WASHINGTON — The destruction left after Hurricane Maria has Puerto Ricans in Maryland and elsewhere in the continental United States feeling paralyzed because they cannot reach many family and friends on the devastated island.

The last message Edmundo Torres, of Gaithersburg, received from family the morning of Hurricane Maria said simply “esto está duro” which translates to “this is hard.” It would be two days after the storm before he received any news.

“I’ve been heartbroken over the images you see coming out of the island,” said Candy Cintron, a DJ for the local Latino radio station, El Zol 107.9. “You see the places that you recognize and were really beautiful completely destroyed. You don’t see the beaches anymore, you don’t see the luscious palm trees. There’s just sand and water everywhere.”

Puerto Rico is home to approximately 3.4 million people, and has been entirely without power, as well as most cellphone service, since just hours after the Category 4 storm made landfall Wednesday. Carmen Yulín Cruz, mayor of San Juan, said that the island is facing four to six months without electricity.

Cintron, who lives in Clinton, Maryland, with her wife and 2-year-old daughter, told Capital News Service that she has been unable since Tuesday evening to reach her mother in Naranjito, an inland city toward the middle of the island.

“My cousin told me that they could not get to my mom because so many roads are blocked in Naranjito,” Cintron said. “I know that she’s physically OK, because she has a cement house, a generator, and a water pipe installed, but my mom has a heart condition. I don’t know what that means for her with all this stress.”

According to the National Weather Service in San Juan, the northeast part of the island remains under a flash flood watch as rain is expected to continue through Friday.

“There is a feeling of despair in not knowing what to do,” Cintron said. “I think in the past three days, I haven’t slept for more than eight hours. I only sleep when I’m exhausted, and even then my phone is up extremely loud just waiting for some update.”

For Torres, who has lived in Gaithersburg for the last year, it is “incredibly frustrating” to not be able to receive news from anyone outside of San Juan, the capital city and hub of the island. Family and friends have started to check in, he said, but are often able to only after traveling toward bigger cities like San Juan.

“It is not only my family I worry about, but most of my friends are also on the island,” Torres said. “I cannot be sure if their houses are flooded or what other needs may have arisen. My best friend’s family had to evacuate their house the night of the storm because of flooding.”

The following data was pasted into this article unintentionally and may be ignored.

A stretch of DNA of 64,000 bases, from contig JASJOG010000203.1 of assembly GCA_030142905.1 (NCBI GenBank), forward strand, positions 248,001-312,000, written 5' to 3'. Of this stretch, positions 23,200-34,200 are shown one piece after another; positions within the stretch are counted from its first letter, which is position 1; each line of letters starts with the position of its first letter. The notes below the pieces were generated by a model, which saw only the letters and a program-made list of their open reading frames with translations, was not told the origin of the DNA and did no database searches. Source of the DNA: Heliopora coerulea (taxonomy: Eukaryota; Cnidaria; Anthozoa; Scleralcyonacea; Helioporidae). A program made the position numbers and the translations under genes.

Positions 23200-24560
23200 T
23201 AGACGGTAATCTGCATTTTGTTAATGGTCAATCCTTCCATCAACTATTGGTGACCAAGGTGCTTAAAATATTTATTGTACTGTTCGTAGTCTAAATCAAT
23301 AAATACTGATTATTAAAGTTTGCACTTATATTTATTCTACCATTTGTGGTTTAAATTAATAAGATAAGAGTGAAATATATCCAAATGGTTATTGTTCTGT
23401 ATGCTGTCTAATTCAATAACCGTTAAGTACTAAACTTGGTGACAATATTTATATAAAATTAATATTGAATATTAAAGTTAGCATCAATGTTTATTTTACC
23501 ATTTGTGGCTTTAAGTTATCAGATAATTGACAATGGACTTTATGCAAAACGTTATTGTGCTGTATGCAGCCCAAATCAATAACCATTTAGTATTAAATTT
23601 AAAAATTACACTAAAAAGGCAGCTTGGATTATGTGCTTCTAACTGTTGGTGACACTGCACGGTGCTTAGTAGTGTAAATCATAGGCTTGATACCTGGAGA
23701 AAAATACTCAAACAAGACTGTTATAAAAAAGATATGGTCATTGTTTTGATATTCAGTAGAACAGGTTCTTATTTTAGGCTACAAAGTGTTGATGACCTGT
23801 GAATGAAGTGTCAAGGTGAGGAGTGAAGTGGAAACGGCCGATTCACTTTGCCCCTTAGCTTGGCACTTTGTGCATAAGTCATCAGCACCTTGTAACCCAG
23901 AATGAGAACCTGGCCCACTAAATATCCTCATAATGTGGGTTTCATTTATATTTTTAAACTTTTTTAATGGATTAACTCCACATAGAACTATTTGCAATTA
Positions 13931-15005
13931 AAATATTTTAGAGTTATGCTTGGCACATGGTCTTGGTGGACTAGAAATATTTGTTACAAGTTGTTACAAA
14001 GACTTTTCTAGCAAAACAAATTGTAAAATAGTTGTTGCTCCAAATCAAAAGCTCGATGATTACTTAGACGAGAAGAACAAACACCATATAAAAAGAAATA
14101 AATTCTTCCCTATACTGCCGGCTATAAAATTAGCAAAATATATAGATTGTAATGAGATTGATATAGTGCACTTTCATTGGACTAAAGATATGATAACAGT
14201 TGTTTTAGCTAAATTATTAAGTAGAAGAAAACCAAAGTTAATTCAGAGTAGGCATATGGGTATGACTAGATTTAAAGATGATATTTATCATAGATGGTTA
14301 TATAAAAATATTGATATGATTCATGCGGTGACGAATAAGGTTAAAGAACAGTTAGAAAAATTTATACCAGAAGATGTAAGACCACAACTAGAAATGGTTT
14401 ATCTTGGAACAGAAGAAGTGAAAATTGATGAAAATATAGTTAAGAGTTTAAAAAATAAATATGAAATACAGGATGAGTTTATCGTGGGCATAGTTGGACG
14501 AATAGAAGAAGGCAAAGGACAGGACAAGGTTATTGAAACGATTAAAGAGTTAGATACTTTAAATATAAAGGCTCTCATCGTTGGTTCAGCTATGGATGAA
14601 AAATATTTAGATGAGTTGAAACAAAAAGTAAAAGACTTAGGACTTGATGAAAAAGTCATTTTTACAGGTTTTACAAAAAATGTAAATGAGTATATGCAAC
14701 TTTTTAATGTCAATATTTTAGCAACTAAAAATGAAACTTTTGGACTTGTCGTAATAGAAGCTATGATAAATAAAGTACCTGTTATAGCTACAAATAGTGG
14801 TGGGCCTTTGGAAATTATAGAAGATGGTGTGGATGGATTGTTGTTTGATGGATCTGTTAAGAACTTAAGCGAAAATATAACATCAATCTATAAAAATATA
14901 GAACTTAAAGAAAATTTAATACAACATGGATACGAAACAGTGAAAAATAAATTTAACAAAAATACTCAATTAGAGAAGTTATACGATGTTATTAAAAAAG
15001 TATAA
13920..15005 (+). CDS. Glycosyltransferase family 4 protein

Torres’ family lives in Salinas, Ponce and Cabo Rojo, towns in the southern areas of the island that still do not have functioning communications.

“I spoke with my mother in Salinas and my father in Ponce, the day before the storm,” Torres said. “They were calm, which I attribute that to preparing for Hurricane Irma just a week earlier.”

His uncle traveled from Salinas to San Juan on Thursday morning to be able to deliver the call that while everyone was OK, the situation in Puerto Rico was “very ugly.”

Torres has yet to hear from his father in Ponce, but told Capital News Service that his mother called him Thursday after traveling north to check on a friend.

For both Cintron and Torres, the lack of communication with Puerto Rico makes it hard to know exactly how to organize support in any official capacity for the island, especially since they are unable to travel home.

“I am talking with some people and we’re going to start getting donations of first aid and other supplies like diapers, water and canned foods together,” Cintron said.

“It doesn’t matter how much money you have in PR right now, you cannot get to the store to buy anything,” she added. “Money will not create that much of a difference, it’s the money we need to be able to transport these goods to the island.”

Torres finds solace in his “friends of the diaspora boricua” (other Puerto Ricans on the U.S. mainland), who are also anxiously awaiting information about relief efforts for their home.

“Currently the main highways are clogged, main bridges collapsed, and fuel is in limited supply,” Torres added. “I have started seeing reports from previously unreachable towns asking for supplies of basic necessity. This is the one way that we ‘puertorros’ in the states can help.”

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